Gaining access to research materials from private journals and other for-profit online publications has long been difficult in Egyptian academic circles. While the American University in Cairo is able to pay for online journals and databases, public universities like the University of Cairo aren’t able to do the same.

That’s why Nagla Rizk, a professor of economics who specializes in economies of knowledge, believes the project is a positive move.

“This is a good step in the direction of expanding access to knowledge, removing an economic barrier,” she told Mada Masr via email. “It will be important to have a large proportion of material in Arabic and other content directed to build capacity and develop skills.”

Aside from the question of language and access, Makar is concerned about the project’s funding. She wondered if money for the project was coming from the education budget, which is already severely limited at only 2 percent of the 2014/15 state budget.

“How much does it cost to sustain access to these databases? Where did and where are they going to get the money to do this?” she asked. “How sustainable is it, especially given the fact that Egypt is facing an educational crisis?”

Makar was also wondered how far that money would stretch. “Are the databases available for one year?” she asked, “or the next hundred years?”

Rafla said she wasn’t sure where funding for the project was coming from, explaining that the presidency works out that side of the equation, not the council. But she told Mada Masr that the Knowledge Bank had secured open access to the databases for four years, and users would be able to keep the content they downloaded during that time period. She also stressed that this is a perpetual license, so the knowledge base would be constantly updated throughout the four years.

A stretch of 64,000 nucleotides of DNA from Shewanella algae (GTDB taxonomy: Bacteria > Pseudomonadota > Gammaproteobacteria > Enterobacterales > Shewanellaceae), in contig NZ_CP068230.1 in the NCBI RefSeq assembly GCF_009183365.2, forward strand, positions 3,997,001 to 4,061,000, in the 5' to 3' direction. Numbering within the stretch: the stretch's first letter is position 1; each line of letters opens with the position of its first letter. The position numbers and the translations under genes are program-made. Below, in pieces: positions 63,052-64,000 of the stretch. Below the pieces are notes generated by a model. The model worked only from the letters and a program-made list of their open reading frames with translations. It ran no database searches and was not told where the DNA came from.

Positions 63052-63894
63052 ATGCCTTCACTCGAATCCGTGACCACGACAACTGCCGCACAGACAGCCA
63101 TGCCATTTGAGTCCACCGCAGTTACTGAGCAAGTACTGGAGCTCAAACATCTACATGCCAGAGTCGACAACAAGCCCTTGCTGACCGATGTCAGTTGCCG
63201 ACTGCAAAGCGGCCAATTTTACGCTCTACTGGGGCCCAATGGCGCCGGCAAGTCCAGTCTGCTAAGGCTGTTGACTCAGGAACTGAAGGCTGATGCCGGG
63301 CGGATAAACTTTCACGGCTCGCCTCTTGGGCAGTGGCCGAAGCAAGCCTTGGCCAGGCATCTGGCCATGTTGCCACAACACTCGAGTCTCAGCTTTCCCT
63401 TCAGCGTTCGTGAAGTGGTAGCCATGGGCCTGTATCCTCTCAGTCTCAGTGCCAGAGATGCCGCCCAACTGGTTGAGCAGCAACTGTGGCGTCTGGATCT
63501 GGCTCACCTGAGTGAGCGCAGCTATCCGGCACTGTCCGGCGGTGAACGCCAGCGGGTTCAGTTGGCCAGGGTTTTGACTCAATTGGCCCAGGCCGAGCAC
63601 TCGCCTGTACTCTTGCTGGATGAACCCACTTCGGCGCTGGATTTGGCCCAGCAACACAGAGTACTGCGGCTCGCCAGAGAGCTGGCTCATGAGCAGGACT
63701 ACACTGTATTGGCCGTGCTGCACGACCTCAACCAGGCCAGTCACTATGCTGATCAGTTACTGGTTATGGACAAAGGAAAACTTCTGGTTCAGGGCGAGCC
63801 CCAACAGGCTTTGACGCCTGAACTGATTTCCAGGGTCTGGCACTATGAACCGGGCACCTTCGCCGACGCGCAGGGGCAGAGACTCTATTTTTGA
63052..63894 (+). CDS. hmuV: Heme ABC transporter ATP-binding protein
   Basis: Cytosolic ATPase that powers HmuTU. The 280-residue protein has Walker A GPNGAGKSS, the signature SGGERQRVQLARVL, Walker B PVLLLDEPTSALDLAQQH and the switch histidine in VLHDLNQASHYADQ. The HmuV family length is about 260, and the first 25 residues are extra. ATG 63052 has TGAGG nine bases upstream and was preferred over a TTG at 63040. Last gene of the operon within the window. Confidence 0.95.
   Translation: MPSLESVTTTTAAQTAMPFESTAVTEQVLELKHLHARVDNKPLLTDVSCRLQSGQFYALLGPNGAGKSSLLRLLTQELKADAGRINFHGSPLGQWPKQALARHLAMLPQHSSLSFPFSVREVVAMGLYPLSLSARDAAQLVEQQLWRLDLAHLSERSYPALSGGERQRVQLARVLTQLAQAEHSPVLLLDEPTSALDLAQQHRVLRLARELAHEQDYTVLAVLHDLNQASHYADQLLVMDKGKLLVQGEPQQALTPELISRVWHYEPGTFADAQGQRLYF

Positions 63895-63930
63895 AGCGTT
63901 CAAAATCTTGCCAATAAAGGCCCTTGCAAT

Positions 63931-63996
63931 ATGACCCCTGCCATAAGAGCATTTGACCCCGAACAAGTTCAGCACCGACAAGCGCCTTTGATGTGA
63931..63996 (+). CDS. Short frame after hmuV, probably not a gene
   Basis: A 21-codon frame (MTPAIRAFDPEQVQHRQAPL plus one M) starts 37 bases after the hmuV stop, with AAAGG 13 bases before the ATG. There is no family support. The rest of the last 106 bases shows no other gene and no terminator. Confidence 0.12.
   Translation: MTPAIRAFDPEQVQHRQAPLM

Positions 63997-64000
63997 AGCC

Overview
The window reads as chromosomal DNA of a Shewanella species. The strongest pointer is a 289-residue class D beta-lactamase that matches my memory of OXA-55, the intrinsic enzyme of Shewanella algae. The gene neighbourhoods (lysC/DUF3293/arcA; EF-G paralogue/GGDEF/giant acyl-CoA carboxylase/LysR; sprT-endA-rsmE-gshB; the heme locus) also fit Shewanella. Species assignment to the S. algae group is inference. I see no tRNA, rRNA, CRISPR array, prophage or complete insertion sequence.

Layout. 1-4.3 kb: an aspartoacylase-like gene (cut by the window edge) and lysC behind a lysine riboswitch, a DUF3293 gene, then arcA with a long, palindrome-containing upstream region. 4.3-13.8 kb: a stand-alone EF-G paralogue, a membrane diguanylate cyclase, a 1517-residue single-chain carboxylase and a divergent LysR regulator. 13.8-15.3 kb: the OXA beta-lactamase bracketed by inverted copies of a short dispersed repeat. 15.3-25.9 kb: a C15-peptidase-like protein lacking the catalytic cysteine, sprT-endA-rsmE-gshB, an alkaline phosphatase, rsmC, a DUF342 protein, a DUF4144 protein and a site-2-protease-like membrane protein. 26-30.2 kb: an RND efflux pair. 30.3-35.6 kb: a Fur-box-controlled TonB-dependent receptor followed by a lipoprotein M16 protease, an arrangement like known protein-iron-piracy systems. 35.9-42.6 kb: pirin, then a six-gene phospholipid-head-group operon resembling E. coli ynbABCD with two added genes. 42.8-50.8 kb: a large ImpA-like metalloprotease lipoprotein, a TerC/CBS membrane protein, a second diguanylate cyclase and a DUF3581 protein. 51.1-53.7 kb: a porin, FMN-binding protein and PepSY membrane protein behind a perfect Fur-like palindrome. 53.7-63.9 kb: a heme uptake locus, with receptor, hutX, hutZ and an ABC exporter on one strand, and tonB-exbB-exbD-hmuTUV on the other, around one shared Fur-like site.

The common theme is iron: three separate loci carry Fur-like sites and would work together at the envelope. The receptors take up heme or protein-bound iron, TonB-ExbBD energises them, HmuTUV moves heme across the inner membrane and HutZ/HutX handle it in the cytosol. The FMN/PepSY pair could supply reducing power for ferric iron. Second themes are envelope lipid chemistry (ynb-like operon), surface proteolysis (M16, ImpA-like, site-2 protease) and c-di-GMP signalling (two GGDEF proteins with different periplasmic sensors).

In the past, multiple institutions including the Supreme Council for Universities, the Academy for Scientific Research, the Armed Forces and private universities all paid varying amounts for this content, Rafla continued, but “now, the payments will be consolidated and available for all, even for users who are not affiliated to any institutions.”

Makar was still concerned however, pointing to several other attempts by state and private institutions to create open access digital databases that ultimately failed due to lack of long-term funding and other issues. Given these failures, she says, “the question is whether we should have invested in something like this.”

Despite these concerns, Rizk says it’s good that the project is going forward.

“While I am aware of the budget constraints, I am supportive of using alternative models of teaching and learning that young people can relate to and work with,” she said. “Only this content needs to be used and capitalized on.”  

Rafla also clarified that the council was leading with this initiative because it is relatively easy to establish, and the council then plans to complement it with other projects including teacher training programs and orientation workshops for researchers.